The first year as a real estate professional is filled with all sorts of emotions—excitement over passing the licensing exam and beginning a new career path as well as uncertainty about the speed in which income and success may come.
If I had a dollar for each time an a newbie agent asked me how to crush his or her first year in real estate, I’d be able to retire and buy my own island in the tropics. But, since I’m still here, I’ve decided to summarize my top 10 tips for killing it your very first year right here.
10 Tips for Success in Your Very First Year as a Real Estate Agent
- Pick the right brokerage. First and foremost, if you do not align yourself with the right brokerage from the start, you may find yourself searching for a new brokerage in a year or so. Seek a brokerage with ongoing support, good tools, and a strong and friendly administrative team. Do not—I repeat, DO NOT—select your brokerage because it provides you with the best commission split.
- Seek a mentor. If you are going at it alone, make sure your new brokerage has a mentor program and that your mentor is actually going to be available to support you with whatever you need. Will the mentor be able to attend appointments and showings with you? Will the mentor be willing to assist with negotiations or allow you to shadow at his or her appointments? If the answer is ‘no’ to either of these, keep looking.
- Join a team. Unless you are starting out with a huge database and a marketing plan already in position, then your best bet for the first few years is to join a team—particularly a team with a rainmaker who shares the leads. In this way, you can cut your teeth and start generating buzz and momentum post haste.
- Use a Customer Relationship Manager (CRM). Right now you are just getting started, so you feel like you are in control of all of your tasks, activities, and leads. However, once you get a little momentum, you’ll begin to see that there are so many details that can get easily overlooked. Select a CRM and start using it immediately. Zoho and Hubspot are free; Lion Desk is included for free at many associations. And, some brokerages also offer a CRM. Whatever you have, use it.
- Make a marketing calendar. Immediately start marketing about your new business to every person you know. Go through all the contacts in your cellphone and start considering how you can connect with each and every one of them through your marketing activities—from social media posting to email newsletters to postcards and mailers.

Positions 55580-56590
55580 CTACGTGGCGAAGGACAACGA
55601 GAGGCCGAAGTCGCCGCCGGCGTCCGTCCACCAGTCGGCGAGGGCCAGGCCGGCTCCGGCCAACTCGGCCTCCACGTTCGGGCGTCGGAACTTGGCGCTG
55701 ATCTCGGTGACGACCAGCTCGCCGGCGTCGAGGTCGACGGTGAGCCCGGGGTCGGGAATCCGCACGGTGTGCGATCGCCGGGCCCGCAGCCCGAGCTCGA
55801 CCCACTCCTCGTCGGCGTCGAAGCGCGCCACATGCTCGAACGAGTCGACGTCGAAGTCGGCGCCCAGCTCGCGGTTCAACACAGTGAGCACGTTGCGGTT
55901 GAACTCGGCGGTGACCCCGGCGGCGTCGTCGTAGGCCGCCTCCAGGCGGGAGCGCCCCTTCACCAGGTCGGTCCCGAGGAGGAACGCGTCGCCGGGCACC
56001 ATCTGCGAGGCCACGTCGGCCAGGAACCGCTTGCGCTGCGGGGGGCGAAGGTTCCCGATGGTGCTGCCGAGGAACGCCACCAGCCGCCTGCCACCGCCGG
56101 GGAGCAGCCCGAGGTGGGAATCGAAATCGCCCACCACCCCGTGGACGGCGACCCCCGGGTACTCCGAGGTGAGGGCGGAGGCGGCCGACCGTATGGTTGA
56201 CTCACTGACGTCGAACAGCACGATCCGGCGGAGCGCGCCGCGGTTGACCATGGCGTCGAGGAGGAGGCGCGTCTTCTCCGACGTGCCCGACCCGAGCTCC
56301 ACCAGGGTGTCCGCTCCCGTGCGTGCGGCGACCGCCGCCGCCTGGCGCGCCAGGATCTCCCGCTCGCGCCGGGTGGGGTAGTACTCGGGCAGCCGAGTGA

- Attend networking events. One of the best ways to grow your business quickly is to attend networking events both within and outside the industry. While these events may not seem productive or fruitful because they do not often produce immediate results, over time the long term effects on your increased closings will be visible.
- Take classes. Real estate is one of those industries where there is always more to learn. Whether you’ve been in the business for 2 years or 20, no two transactions are the same and there is always more to learn. Sign up for a few online classes or webinars each quarter so that you are growing your knowledge at pace with the industry.
- Join online forums and social media groups. There are plenty of online forums and social media groups with real estate pros—some even have upwards of 50K members. Joining and participating in these online groups can be helpful in providing you with new ideas and solutions to problems you are experiencing.
- Hold 52 open houses. If you want to be successful, commit to holding one open house per week—preferably at a home with a low price point that will sell quickly. Create an open house marketing plan and work that open house utilizing every possible lead source in order to obtain buyers and potential future listings.
- Read books or listen to audiobooks. Personally, I’m a huge fan of audiobooks because real estate pros are constantly in their cars. But, start slowly and make a list of 5-10 books you’d like to read in order to gain a new perspective on your career, your motivation, or business building in general. To begin, I’d suggest Atomic Habits by James Clear or Outliers by Malcolm Gladwell.
My last and final piece of advice for crushing it your first year in real estate is to leave your ego at the door. The first year is a time to learn from others, while at the same time closing as many deals as you can. Remember that those around you, particularly office administrators and transaction coordinators have got you beat a thousandfold when it comes to experience, and these folks can be a tremendous resource when it comes to contracts, documents, and risk management.
Got any tips to add to the list? Feel free to share ‘em in the comments section below.